I arrived following breakfast to do a final performance, and had the pleasure of spotting Jacky maneuvering through the halls with his ~2ft tall magic hat. It was now nearly a foot taller with a promotional sign extending from the top advertising robot magic @11AM!!! DOME C! 4 of the teams performed again with even better quality demonstrations than yesterday. 
Becoming familiar with the other teams and their tricks is fun, because you start to recognize the flow of their presentation and the little things they do differently each time. Thankfully -- yet again -- the snobots hit the ball home with another solid presentation: 100% card classification accuracy, minimal speech hiccups, and good audience enjoyment! It's time now to head to the awards ceremony.


These places are amazing. It's my second time attending such a conference ceremony (first was Robocup 2016 here ). I sat at 0-range to the Taipei Snipers and enjoyed eating the lunch provided while watching awards being given out. 
Competition awards time... Drum roll please pounding keyboard with fists. 
     THIRD PLACE: TAIPEI SNIPERS
      
     SECOND PLACE: Snobots (THAT'S US!)
Kyle Morris winning 2nd place Humanoid Application challenge IROS 2016 Korea
     
     FIRST PLACE: As expected and deserved, first place goes to team HURO, for their fantastic interactive magic show!
         

     First place received a Darwin OP2 robot valued at $9600 from Seed Robotics (one of the teams that competed!)
     Second place (snobots) received a RH4D Ares Hand values at $1000 from Seed Robotics!

Later in the day I was invited to give a talk at the Winning Competitors session held in the DCC grand ballroom. It was a wonderful experience having the chance to talk in front of an academic audience, presenting the project I've been working on and ideas I have. I realize now that this project, despite being only a couple of months, feels as if it's my child. It is close to me, and I have this urge to defend my ideas; but the beauty of research is that my ideas are often foolish and can be improved by others... so I share this child (hypothetically) with the community, and let others work on it... (ok lets just forget about the child analogy ok?). Research is enjoyable, that's what I'm getting at. I feel at home with the academic community.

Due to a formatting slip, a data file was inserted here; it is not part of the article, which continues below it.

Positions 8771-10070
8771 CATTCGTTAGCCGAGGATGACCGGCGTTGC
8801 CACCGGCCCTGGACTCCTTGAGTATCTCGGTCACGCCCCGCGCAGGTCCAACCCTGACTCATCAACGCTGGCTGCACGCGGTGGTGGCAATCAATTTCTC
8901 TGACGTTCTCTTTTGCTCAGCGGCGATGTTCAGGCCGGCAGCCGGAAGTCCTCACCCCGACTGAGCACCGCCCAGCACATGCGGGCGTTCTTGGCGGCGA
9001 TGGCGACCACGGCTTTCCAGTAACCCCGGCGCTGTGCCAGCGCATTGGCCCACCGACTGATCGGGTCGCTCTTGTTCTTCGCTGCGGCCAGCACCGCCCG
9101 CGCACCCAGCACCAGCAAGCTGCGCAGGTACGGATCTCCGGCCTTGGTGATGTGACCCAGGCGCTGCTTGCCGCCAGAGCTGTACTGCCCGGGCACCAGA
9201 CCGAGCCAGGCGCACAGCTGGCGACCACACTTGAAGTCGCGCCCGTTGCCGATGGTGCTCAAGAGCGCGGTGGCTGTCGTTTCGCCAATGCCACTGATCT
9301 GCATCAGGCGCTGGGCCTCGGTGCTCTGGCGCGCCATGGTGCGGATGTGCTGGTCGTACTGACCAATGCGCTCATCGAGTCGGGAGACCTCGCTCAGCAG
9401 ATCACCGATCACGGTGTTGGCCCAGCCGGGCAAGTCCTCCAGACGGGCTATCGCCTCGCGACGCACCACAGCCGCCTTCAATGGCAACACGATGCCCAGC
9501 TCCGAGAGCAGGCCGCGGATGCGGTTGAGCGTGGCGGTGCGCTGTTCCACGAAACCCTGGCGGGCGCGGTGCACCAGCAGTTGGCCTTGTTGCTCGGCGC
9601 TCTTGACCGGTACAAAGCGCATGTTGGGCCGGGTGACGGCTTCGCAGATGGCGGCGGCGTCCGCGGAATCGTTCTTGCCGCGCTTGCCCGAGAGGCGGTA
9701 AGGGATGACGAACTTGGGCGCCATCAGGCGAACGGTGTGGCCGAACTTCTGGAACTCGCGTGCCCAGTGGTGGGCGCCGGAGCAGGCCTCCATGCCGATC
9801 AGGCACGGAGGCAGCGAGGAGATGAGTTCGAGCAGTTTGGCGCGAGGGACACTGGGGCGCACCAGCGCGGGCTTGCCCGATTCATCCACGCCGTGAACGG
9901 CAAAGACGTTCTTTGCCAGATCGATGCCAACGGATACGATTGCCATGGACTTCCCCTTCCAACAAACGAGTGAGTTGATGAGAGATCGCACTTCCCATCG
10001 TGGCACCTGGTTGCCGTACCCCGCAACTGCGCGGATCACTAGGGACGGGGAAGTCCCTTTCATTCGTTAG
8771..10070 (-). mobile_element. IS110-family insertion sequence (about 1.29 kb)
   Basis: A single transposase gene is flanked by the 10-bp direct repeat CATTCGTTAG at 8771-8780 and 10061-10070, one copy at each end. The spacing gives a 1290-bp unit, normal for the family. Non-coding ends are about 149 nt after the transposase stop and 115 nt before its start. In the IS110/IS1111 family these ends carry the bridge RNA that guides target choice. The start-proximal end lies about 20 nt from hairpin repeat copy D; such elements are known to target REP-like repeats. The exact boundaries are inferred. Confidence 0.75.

Conclusion and Acknowledgements
Firstly congratulations to all of the teams. It has been a pleasure meeting you all and catching up with friends from Taiwan, Robot Magic has been an intriguing, and entertaining research problem and made for a great project. 
Many thanks to Prof. Jacky Baltes for his guidance and mentor-ship (refer to the last 4 months of my life), along with Prof. John Anderson and Dr. Meng Cheng Lau who were supervisors of this project. 

Thank you sponsors!
Thanks to Robotis for being one of the sponsors of our travel grant
Thanks again to Seed Robotics for providing a significant donation to the winning teams, specifically the RH4D Ares Hand won by Snobots!

I'd also like to thank the coordinators, chairmen, academics, and other members of the community who made the competition setting possible at IROS and provided a welcoming and engaging environment for research. 

It's been a great time. I look forward to following up on this project at the poster competition held at the University of Manitoba later this month, and hopefully my first research paper can come from this as well!